David Bailey: 3 Ways White Pastors Can Address Race, Reconciliation

(Photo: Reuters/Carlo Allegri)People of different races hold hands as they gather on the Arthur Ravenel Jr. bridge in Charleston, North Carolina after the first service at the Emanuel African Methodist Episcopal Church since a mass shooting left nine people dead. June 21, 2015.

What should a white pastor do to talk to their congregation about race, justice and reconciliation? At least three things, says David Bailey, who leads a ministry that equips churches and organizations to engage in reconciliation.

Since missionaries "cross a culture," they take time to understand the sociology and anthropology of the people they engage with, but pastors working domestically "don't often engage this same practice, so generally they don't lead their church with strong cross-cultural intelligence," says Bailey, founder and executive director of the Arrabon ministry, in an interview with Barna Group, a California-based research and resource company.

According to Barna's 2017 report, "The State of Pastors," 98 percent of U.S. pastors believe churches play an important role in racial reconciliation, yet only half say racial reconciliation is among their own church's top 10 priorities.

"Too many Christians jump into conversations about racial reconciliation without a firm foundation of cultural understanding," argues Bailey, also executive producer of the Urban Doxology Project, a Richmond, Virginia-based ministry that promotes racial reconciliation and urban community development through worship and developing new music resources for churches that connect people across classes, cultures and races.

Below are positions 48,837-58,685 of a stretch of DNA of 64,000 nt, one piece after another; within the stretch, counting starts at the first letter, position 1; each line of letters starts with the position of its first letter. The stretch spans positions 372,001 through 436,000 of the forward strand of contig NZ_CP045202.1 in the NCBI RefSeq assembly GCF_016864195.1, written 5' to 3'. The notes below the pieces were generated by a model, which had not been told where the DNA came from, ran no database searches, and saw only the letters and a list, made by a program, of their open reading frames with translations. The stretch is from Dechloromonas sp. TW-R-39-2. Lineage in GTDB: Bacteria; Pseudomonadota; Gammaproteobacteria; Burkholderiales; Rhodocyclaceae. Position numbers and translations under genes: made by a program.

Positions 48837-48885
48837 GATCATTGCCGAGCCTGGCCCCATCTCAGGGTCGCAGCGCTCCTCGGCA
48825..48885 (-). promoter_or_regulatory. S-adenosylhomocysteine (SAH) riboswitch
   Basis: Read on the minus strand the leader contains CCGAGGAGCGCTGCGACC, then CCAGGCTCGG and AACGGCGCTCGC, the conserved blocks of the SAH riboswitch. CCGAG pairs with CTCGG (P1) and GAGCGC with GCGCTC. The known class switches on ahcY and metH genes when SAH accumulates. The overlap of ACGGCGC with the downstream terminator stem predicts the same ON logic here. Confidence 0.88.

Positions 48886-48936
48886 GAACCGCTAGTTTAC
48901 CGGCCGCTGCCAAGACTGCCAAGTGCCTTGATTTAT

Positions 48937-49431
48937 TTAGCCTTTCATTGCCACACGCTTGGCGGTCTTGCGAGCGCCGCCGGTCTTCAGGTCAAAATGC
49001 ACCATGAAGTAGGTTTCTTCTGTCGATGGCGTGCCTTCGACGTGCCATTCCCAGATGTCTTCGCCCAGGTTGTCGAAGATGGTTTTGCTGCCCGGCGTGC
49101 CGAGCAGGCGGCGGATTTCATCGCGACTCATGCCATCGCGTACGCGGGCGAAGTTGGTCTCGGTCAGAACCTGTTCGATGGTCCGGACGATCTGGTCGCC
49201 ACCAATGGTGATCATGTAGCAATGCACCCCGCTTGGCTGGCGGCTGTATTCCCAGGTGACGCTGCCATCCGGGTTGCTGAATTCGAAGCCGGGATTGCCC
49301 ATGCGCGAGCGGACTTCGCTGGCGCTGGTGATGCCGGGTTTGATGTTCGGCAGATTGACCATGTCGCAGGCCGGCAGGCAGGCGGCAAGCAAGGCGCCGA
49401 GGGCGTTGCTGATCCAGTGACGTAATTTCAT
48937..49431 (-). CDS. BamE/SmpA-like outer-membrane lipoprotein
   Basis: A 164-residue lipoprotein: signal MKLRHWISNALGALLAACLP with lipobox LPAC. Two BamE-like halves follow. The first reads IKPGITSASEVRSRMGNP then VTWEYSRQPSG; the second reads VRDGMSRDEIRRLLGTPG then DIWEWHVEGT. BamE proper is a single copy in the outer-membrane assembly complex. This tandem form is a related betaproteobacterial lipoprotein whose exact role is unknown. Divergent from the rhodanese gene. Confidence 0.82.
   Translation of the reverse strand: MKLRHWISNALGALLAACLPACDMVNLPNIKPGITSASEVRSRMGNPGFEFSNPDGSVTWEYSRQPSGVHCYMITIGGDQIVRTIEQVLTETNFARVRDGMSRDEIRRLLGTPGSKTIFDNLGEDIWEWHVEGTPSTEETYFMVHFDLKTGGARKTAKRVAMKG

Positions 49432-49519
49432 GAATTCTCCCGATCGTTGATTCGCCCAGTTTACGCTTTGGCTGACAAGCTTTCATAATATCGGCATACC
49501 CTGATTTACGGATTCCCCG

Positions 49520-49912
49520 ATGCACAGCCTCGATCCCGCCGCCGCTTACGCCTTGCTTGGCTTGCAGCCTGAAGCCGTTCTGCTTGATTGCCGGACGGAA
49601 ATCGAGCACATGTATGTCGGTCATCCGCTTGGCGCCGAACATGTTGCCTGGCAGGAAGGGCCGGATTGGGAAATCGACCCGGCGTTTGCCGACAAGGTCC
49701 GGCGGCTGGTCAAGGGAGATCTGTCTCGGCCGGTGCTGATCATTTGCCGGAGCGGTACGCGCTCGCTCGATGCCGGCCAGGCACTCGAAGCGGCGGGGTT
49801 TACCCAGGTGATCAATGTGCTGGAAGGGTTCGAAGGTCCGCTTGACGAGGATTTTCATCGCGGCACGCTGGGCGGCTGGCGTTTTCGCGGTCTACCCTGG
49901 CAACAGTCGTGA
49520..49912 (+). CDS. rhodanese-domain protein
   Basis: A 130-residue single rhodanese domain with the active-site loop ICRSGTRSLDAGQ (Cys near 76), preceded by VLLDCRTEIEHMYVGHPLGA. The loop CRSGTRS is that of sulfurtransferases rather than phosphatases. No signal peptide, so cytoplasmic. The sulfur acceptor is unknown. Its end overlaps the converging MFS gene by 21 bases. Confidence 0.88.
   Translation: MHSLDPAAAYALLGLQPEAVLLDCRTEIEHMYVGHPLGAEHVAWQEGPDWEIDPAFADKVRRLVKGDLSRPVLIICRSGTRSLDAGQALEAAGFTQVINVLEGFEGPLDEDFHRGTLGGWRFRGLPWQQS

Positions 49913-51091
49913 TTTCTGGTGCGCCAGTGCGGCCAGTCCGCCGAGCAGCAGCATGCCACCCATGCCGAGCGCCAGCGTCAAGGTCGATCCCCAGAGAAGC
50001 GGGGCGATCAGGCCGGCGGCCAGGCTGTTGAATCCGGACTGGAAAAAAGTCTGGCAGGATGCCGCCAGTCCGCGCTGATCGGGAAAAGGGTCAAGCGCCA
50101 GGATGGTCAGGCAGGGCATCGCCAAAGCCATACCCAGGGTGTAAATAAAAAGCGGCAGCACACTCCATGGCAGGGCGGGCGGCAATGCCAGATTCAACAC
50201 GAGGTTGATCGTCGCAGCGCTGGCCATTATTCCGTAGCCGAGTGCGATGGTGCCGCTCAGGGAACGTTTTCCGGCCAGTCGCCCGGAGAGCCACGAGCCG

Bailey recommends three things to white pastors to prepare and mature their congregation to be ministers of reconciliation.

One, he says, "be committed and intentional."

"Nothing gets done right without investing time and money, and in relationships. Too often pastors try to get this work done without a cost. If a pastor is not willing to invest, it would be better for them not to start. After hearing just one sermon or even a sermon series, people revert to the status quo," Bailey warns.

Two, "go on your own journey," he adds.

Bailey shares that his grandmother has a saying: "You can't come from where you've never been." White pastors should, therefore, commit themselves to be in a "space of displacement indefinitely."

"Join some type of ethnic minority social club or gathering and don't ask your friend to do it with you. Go by yourself and be a part of that community for nine months to a year so you can know what it is like to be a minority in a community," he suggests.

Three, a white pastor should get organizational consulting and training from experts.

"Too often, predominantly white organizations ask the minorities who are already part of the organization to help them reform. This is a bad idea," Bailey underlines, explaining that the person who is a minority in an organization already has two jobs - whatever their job description is as well as representing their race or ethnicity. "If that person is a woman, she has a third job representing her gender," he adds.

Therefore, it's best to "invite a qualified person to help you through the process."

At the Presbyterian Church in America's General Assembly lin Mobile, Alabama, in June 2016, delegates voted overwhelmingly in favor of an overture that offered an apology for past and present actions of racism.

The Southern Baptist Convention has also devoted efforts to pursuing racial reconciliation.